A color image would need three times the data and transmission time. The time needed for two black and white images is too short for a single color image. When everything works well after landing and when all status checks are done there is plenty of time for some color images. Persevance was traveling from Earth to Mars for about six months, a delay of six ...


18

14 years is the design lifetime for the MMRTGs. The thermocouples do degrade over time while exposed to the high temperatures of the hot side and the temperature changes of the cold side. The output power of the RTGs drops over time by degradation, design lifetime ends when there is too few power left. But many RTGs did work better than conservative lifetime ...


17

2kW is not that much on Earth You've mentioned radiation and convection in your answer (you forgot conduction). Turns out the properties of Earth's atmosphere make conduction and convection way better than radiation for moving heat around. For an illustration, consider the size of a portable, 2kW, oil-filled radiator: this one lists the size as ...


17

Perseverance's umbilical data cable and bridles were cut by exploding bolts. This is the same method that Curiosity used. Exploding bolts are very commonly used in space missions. This is for several reasons. First, the fasteners must be strong enough to hold the pieces together throughout all of the vibrations and motion a spacecraft must endure as it ...


17

All four cables should be parallel to each other no matter where the skycrane camera is located. – azot Maybe we can recreate this. Let's do some arts and crafts! The support cables appear to radiate from the center of the crane, while the data cable is offset. The data cable and one support cable are attached to the rover at the same point. If the camera ...


16

I really hope it won't be able to detect Hope, that's orbiting Mars, not landing on it. InSight was actually made to detect these impacts, as it can help one to understand more about Mars. Fundamentally a heat shield impacting is just a particularly dense meteor. I think it is likely it will detect Perseverance. The two are fairly close. Specifically it ...


15

Faster? No. The speeds of all Mars rovers so far have been limited by the navigation software or the available electrical power, not by physical capability. Spirit and Opportunity were both physically capable of driving more than 2000 meters per day, but rarely actually traveled more than 60. Curiosity is capable of moving 2200 meters per day, but can ...


15

NASA plans multiple translational correction maneuvers for their spacecraft headed toward another planet. The intent of these correction maneuvers is to bring the spacecraft back on track so as to reach the intended target. NASA has become very proud of the fact that the last few correction maneuvers have been waived off; the corrections in the early ...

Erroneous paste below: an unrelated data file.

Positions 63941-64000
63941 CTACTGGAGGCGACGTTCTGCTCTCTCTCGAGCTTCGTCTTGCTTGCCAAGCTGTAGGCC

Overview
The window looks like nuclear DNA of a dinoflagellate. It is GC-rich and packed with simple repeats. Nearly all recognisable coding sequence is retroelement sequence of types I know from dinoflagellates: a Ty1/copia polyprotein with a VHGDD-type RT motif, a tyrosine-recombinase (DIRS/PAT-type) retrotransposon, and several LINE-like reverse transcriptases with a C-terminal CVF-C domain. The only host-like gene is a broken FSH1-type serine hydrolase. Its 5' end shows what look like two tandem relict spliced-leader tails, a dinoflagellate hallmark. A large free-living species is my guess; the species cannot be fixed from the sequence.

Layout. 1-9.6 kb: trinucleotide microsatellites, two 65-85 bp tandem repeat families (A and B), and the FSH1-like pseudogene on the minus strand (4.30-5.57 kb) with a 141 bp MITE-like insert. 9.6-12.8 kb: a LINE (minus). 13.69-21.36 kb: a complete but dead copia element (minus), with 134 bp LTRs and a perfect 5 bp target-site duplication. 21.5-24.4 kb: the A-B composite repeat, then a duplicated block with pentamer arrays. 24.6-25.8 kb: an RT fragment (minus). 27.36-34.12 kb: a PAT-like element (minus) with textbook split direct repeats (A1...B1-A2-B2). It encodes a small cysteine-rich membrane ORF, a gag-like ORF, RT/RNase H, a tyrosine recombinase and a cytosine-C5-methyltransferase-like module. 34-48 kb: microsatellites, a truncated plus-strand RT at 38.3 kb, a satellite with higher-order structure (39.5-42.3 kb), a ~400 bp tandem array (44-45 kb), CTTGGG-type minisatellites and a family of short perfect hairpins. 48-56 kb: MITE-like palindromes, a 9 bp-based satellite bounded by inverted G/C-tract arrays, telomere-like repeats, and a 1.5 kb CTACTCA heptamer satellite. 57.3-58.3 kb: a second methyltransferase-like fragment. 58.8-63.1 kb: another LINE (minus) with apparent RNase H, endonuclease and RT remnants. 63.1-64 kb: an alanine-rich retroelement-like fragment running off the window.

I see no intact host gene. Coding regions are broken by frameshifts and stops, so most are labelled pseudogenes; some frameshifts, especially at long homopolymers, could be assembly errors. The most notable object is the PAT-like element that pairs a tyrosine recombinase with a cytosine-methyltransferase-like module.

15

If you look very closely at the video you'll find that the top-right engine is glowing red inside because, while hydrazine burns clear, the engine chamber is still 1000 °C hot. This has been explained also by Scott Manley on Youtube where you can see the footage:


14

This is an addendum to @Uwe's answer. RTG lifetime is a topic of much discussion in the planetary science community, and in particular the MMRTG being currently the only available RTG. MMRTGs decay much faster than GPHS-RTGs (see my comment to Uwe's answer), with an output power half-life of a bit over 16 years, the result of both Pu decay and unicouple ...


14

because it would prevent the rockets from contaminating the landing site. No they weren't There was some possible advantage from that, to be sure. But missions to Mars undergo serious levels of decontamination to ensure contamination from Earth doesn't happen, so the risk was marginal at best. If you meant contamination from hydrazine, that's not a ...


13

The answers claiming danger/toxicity are chasing something that's irrelevant. The real issue is that they don't produce all that much power*. If you want a car that can only drive a few hundred meters a day, an RTG will work just fine. Solar panels aren't all that good on Mars. Not only is the sunlight weaker, and reduced even further by sun angle** and ...


12

The JPL Mars Helicopter Scout transmitter can send data at up to 250 kb/s, an order of magnitude short for HD video. Communications with the rover are through a radio link called Zig-Bee, a standard 900 MHz chipset that will be mounted in both the rover and helicopter.[10] The communication system is designed to relay data at 250 kb/s over distances of ...


12

Here's a brief answer since some people are trying to close the question and prevent answers: As @ikrase points out answers to the Physics SE question Why is the Peltier / Seebeck Effect's efficiency so low in practical devices? are helpful here. Briefly, there are two main parts to an RTG's conversion efficiency Thermodynamics limit The fraction of the ...


12

Lens covers and attachment/deployment infrastructure for the camera mast. The mast hosts 2 round Navcams on the sides, two rectangular Mastcam-Z cameras, and one large Supercam with half-circle top "archway-like" border. Compare: The image taken using the 3D model from NASA site, mirrored by me so that the correspondence is obvious. During ...